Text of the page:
We enrolled 3132 patients, including 240 (7.7%) with confirmed subarachnoid haemorrhage, from among 5424 potentially eligible patients with headache who presented to the study sites during our study (figure).
Flow and follow-up of patients in study of computed tomography for diagnosis of subarachnoid haemorrhage
Tables 1 and 2 list the characteristics of our study cohort. Overall, patients were young (mean age <45), most (82%) characterised the headache as being their worst ever, a quarter arrived by ambulance, half underwent lumbar puncture after negative results on computed tomography, and 240 (7.7%) had subarachnoid haemorrhage. In 27 (0.9%) patients the diagnosis was serious: 17 (0.5%) had other haemorrhagic strokes, nine (0.3%) had a brain tumour, and one (0.03%) had bacterial meningitis.
Table 1 Characteristics of 3132 enrolled patients with acute headache in study of computed tomography for diagnosis of subarachnoid haemorrhage. Figures are numbers (percentage) of patients unless stated otherwise
Table 2 Management and outcomes of 3132 patients with acute headache in study of computed tomography for diagnosis of subarachnoid haemorrhage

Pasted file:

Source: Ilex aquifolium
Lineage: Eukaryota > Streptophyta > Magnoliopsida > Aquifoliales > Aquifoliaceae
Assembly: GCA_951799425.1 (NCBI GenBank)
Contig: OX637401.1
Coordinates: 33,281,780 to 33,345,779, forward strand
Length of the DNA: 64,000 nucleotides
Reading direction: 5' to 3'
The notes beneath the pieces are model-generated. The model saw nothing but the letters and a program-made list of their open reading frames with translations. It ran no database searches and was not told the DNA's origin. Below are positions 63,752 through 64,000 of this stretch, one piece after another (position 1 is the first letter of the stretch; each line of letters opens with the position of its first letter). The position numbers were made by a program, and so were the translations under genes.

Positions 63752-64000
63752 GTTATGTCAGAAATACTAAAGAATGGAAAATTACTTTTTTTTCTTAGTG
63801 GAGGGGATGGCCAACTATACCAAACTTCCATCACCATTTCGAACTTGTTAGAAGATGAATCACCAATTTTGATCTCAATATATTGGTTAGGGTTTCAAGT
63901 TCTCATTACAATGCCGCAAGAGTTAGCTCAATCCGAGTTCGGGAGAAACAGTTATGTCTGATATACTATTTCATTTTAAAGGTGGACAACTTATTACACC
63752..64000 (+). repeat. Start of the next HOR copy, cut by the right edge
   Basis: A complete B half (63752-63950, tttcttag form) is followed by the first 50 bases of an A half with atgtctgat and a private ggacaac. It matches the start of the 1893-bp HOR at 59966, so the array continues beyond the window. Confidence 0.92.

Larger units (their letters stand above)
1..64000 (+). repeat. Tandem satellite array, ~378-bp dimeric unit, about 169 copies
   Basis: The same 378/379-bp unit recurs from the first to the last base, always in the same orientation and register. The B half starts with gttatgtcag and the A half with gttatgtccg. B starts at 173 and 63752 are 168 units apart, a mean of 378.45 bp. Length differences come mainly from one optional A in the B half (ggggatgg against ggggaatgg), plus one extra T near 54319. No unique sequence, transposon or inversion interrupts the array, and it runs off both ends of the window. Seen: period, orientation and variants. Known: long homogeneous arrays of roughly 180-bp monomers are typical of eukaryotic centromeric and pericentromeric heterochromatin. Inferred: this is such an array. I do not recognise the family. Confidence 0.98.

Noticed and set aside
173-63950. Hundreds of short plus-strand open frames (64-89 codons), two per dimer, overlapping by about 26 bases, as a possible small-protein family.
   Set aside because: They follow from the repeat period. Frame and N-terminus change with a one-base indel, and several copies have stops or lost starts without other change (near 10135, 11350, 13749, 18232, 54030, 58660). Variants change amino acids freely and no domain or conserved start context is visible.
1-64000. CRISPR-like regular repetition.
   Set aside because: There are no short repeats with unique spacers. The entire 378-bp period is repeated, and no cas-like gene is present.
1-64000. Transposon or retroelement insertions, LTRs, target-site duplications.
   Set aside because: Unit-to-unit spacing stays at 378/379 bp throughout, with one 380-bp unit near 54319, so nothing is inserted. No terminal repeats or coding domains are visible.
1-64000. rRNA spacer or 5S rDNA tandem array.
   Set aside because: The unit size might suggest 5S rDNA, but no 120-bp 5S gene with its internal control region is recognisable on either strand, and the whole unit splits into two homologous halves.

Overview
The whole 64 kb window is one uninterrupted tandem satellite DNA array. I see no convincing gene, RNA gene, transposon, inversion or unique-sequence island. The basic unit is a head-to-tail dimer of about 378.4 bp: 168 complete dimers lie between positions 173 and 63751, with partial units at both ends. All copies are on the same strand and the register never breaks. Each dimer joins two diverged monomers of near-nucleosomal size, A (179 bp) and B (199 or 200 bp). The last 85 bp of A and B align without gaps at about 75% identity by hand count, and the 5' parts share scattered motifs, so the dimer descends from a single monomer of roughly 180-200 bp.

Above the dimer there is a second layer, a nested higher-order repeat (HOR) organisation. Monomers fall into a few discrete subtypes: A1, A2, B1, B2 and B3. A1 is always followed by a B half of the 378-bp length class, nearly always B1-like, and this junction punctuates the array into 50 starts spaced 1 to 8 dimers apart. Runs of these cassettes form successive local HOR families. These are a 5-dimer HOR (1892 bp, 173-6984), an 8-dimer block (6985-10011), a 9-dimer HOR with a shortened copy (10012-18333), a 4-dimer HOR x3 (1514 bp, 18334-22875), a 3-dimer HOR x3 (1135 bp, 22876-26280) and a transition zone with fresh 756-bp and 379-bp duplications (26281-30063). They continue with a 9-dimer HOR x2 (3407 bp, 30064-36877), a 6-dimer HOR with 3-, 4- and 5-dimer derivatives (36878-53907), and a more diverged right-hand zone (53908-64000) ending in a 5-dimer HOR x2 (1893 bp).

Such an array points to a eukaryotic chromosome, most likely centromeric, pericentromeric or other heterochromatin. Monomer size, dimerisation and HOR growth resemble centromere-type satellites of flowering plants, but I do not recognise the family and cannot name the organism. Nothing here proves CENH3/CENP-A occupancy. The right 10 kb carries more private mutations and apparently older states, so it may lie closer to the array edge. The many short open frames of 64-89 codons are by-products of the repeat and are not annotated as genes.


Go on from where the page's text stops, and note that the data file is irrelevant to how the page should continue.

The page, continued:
For all study patients, the sensitivity of computed tomography overall was 92.9% (95% confidence interval 89.0% to 95.5%), the specificity was 100% (99.9% to 100%), the negative predictive value was 99.4% (99.1% to 99.6%), and the positive predictive value was 100% (98.3% to 100%) (table 3). In four additional patients, classified as not having subarachnoid haemorrhage, the initial computed tomogram indicated an aneurysm without haemorrhage, and they underwent angiography. One patient with a giant aneurysm (>25 mm) underwent surgery for the aneurysm, and the three others (aneurysm size 2-5 mm) were managed conservatively. The sensitivity was 100% (97.0% to 100.0%) for subarachnoid haemorrhage in the 953 patients in whom computed tomography was performed within six hours of headache onset, with a specificity of 100% (99.5% to 100%), a negative predictive value of 100% (99.5% to 100%), and a positive predictive value of 100% (96.9% to 100%) (table 3). When computed tomography was performed more than six hours after headache onset, 17 of 119 patients with subarachnoid haemorrhage were not identified by unenhanced computed tomography (sensitivity 85.7%, 78.3 to 90.9%). For these 17 patients with a false negative result, computed tomography was performed from eight hours to eight days after the onset of headache. Of these 17 patients, 13 were diagnosed by xanthochromia in the cerebrospinal fluid on visual analysis and two by red blood cells in the final tube of cerebrospinal fluid with abnormal cerebral angiography. One patient had negative results on computed tomography 96 hours after the onset of headache without lumbar puncture; the patient returned to the emergency department and repeat computed tomography showed a new subarachnoid haemorrhage secondary to vertebral artery dissection. Another patient had an aneurysm identified, without subarachnoid haemorrhage, on the unenhanced computed tomogram; this was confirmed with angiography and it subsequently bled while the patient was awaiting surgery. Only six of these 17 underwent neurosurgical intervention (ventricular drain, aneurysm coiling or clipping). Of the 11 remaining cases, no cause for bleeding was found in 10, and one other was thought to have bleed secondary to a brain tumour. One patient with no source of bleeding identified had a 5 mm middle cerebral artery aneurysm, thought to be incidental, and the patient was alive and well at six months with conservative management.